Nowhere does the director revel more obviously or delightfully in his self-described tendency to make "messy" films than in that extremely memorable breath of fire that is the pigs on parade scene. Coming near the end of the movie and after a series of almost intricate plot threads involving the gangsters' new pig raising racket, the sheer madcap anarchy of Kinta brandishing a powerful machine gun as a couple of trucks' full of swine frantically scurry down the busy street is total cinematic bliss. The scene is simply one of the great moments ever put on film. A reverse tracking shot allows for a Godzilla-size effect where the pigs trample their way through the night. It is pure, riotous and a highlight of Imamura's career. The unmistakably violent but sort of cartoonish battle between Kinta and his former cohorts that plays out as the hogs are liberated only makes the jaw drop further. As you're still recovering from the pigs, Imamura then hauls out the battleships and reminds us that no one's a lost cause.
Pigs and Battleships is, along with The Insect Woman and Intentions of Murder, part of the Criterion Collection's Pigs, Pimps & Prostitutes box and is available exclusively in that set. The R1 dual-layered discs are housed in individual keepcases with 16-page booklets for each film. A distinctive font has been used throughout the set, including in the text of the essays, and a striking hot pink color that resembles the inside of a dragon fruit brightens up the interior of the box as well as the actual discs.
Imamura favored a wide 2.35:1 frame and high contrast black and white in his films from the sixties. Criterion has ably reproduced the image here in a progressive transfer with anamorphic enhancement. The blacks are fairly deep, especially inky in the pig-filled climax. Bright whites are part of the intentionally high contrast style of shooting used. Detail is satisfactory and may actually improve as the film advances. Grain levels are kept down but not fully washed away, and damage is never an issue. This is not as impressive as, for example, how the transfers in Criterion's Hiroshi Teshigahara set looked, but I can't imagine basing a purchasing decision on such relatively unimportant splitting of hairs. Realistically, these films all look pretty amazing and exceptionally cleaned-up.
Single-channel Japanese mono audio lets dialogue usually overtake the score. The actors seem to have been mostly or completely dubbed over after filming. Music does set a definite mood in the film and it still can be heard clearly over the dialogue. It just sounds lower in the mix. The final thumping piece of the score keeps its full impact, however. English subtitles, free from any noticeable typos, are optional and white in color.
Each of the Imamura films in Criterion's box set has a 16-page booklet with an essay on the film, an interview with critic and historian Tony Rayns and a third supplement concerning the director. The essay in the booklet for Pigs and Battleships was written by Audie Bock and particularly talks about Imamura's film in relation to Ozu. Rayns' video piece (15:29) begins with some discussion of the Japanese New Wave and moves on to talk about this specific movie. It's an excellent alternative to a full-length commentary and just the type of thing I'd prefer to watch instead, though Rayns may be too adamant about the film not being specifically anti-American. Imamura clearly was dangling some problems where the Japanese have a shared responsibility for their reaction, but it's the American way of life that the director seems to be deeply critical of in the film. You can even see some of this manifest itself when that specific picture is discussed in "Imamura: The Freethinker" (60:18).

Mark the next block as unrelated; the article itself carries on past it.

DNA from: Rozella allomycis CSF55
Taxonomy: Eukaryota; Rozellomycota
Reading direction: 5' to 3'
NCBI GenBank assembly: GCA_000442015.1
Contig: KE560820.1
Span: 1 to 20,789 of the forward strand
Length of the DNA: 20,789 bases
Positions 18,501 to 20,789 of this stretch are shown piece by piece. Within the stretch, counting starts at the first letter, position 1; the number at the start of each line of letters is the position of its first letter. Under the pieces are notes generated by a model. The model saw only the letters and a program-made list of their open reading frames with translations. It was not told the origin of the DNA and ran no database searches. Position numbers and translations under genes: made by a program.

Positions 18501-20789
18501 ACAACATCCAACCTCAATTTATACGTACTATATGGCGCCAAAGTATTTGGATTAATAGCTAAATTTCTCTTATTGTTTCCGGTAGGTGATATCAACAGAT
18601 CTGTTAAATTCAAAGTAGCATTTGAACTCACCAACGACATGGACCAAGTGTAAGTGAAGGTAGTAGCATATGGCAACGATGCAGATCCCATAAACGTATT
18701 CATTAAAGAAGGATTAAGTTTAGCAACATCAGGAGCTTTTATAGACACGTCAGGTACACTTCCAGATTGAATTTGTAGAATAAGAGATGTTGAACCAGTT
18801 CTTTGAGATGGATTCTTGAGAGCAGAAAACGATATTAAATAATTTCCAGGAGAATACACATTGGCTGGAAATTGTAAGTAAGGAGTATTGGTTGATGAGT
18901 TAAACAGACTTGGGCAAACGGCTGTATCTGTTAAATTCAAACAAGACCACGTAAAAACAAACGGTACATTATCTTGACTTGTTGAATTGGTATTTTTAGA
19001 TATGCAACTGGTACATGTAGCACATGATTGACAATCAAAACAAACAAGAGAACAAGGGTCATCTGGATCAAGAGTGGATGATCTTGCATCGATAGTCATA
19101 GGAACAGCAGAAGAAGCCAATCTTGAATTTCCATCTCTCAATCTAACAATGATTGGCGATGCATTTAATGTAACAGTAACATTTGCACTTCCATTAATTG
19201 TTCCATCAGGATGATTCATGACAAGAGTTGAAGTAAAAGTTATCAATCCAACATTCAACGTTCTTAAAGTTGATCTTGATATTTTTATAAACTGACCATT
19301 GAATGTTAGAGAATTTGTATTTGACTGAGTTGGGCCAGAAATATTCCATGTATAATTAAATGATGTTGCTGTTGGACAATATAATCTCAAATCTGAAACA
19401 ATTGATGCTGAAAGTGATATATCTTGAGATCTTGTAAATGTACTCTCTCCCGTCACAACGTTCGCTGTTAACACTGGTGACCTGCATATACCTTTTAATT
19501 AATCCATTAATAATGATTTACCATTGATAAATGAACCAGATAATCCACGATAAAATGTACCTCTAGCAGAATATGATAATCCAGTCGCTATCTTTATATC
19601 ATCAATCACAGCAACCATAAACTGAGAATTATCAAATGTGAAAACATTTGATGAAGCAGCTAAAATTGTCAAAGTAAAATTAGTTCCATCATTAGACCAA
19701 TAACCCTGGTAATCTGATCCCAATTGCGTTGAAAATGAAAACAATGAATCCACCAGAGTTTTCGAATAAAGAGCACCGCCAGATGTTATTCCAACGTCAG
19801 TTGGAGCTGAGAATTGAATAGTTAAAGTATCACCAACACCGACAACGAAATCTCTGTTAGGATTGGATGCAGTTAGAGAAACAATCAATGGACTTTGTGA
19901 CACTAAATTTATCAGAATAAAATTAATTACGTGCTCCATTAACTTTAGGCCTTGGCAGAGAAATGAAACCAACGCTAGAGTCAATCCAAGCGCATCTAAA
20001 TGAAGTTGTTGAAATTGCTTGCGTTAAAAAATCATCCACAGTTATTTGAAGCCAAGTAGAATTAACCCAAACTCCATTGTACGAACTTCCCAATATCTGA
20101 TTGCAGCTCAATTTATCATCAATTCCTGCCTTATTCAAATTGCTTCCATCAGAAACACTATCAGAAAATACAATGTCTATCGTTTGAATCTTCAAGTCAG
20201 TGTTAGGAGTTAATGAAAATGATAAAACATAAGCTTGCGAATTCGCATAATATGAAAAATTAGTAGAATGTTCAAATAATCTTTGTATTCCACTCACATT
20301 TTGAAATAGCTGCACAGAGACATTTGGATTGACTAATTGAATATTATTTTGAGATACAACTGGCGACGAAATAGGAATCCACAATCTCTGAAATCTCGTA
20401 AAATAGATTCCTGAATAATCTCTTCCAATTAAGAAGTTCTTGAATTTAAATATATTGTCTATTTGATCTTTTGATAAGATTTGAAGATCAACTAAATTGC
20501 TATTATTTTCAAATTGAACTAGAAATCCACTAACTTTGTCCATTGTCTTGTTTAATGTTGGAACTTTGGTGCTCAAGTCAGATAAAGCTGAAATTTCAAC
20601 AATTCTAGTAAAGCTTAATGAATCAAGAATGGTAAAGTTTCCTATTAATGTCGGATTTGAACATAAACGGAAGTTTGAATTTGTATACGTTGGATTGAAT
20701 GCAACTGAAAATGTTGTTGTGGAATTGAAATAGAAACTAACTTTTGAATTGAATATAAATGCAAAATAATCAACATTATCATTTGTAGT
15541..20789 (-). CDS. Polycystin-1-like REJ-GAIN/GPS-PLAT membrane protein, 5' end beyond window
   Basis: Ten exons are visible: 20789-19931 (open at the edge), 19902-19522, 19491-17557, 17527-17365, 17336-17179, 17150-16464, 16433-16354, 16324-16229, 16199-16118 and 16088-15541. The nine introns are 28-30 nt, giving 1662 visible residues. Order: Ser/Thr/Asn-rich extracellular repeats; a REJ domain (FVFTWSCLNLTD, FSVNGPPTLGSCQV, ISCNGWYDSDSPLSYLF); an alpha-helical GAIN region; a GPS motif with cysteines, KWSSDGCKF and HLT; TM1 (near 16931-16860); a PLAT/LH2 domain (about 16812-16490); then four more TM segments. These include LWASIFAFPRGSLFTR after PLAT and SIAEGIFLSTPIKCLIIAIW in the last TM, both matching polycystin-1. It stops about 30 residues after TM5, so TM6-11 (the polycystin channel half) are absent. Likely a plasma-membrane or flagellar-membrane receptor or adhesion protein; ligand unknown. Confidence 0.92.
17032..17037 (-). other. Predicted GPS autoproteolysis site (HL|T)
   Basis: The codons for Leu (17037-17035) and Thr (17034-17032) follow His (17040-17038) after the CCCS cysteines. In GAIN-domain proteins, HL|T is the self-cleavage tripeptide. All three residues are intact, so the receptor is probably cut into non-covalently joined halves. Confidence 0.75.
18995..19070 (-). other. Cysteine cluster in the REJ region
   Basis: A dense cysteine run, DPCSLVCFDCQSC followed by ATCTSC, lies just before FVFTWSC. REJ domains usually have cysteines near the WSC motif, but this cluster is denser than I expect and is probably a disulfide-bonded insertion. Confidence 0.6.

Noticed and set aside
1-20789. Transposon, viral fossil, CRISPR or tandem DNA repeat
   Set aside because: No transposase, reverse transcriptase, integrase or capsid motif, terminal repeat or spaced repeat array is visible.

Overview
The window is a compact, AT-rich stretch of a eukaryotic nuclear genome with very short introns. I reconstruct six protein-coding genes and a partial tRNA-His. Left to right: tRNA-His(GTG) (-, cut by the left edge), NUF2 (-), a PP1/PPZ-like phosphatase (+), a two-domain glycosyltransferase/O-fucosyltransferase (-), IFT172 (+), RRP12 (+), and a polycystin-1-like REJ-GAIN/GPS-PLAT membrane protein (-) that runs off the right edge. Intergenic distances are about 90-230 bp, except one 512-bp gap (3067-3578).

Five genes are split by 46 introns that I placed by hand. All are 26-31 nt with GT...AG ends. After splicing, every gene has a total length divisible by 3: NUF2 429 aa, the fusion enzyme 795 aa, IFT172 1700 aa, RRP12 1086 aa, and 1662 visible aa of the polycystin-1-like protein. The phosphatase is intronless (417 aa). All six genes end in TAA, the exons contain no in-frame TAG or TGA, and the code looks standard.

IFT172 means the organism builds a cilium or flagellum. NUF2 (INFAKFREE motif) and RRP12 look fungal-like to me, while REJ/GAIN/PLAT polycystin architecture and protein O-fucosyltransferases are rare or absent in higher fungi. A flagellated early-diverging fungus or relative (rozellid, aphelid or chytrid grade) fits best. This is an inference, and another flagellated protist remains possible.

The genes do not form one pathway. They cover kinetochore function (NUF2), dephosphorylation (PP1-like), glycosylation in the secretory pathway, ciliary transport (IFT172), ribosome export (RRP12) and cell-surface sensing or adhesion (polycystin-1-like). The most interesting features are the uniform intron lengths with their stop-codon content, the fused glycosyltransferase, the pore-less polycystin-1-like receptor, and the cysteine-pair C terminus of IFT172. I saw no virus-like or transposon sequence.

The hour-long 1995 episode of Cinéma de notre temps is an invaluable addition for those interested in Imamura. The unusual format allows him to have conversations and loose interviews with various people, including The Profound Desire of the Gods actor Kazuo Kitamura and an ordinary hair stylist. The topics that come up range from his older brother, an actor killed in the war, to incest on small islands, prostitution and the copious research done before his films (including a visit with "the Akira Kurosawa of 8mm smut films"). Short excerpts from Pigs and Battleships, The Insect Woman and The Pornographers are shown as well as clips for films not yet on DVD like The Profound Desire of the Gods and A Man Vanishes. I found it to be a fascinating way of getting to know a bit about the great director.
This box set collecting three of director Shohei Imamura's most highly regarded films is the most welcome release I've seen so far this year. The supplements are not intimidatingly substantial, but everything included belongs and gives greater insight into an often underappreciated master of Japanese cinema. Pigs and Battleships is just slightly less appealing than the other two films in the set for me, though an ideal starting point for those new to Imamura, but it's nonetheless a forceful blast against the postwar situation in the country.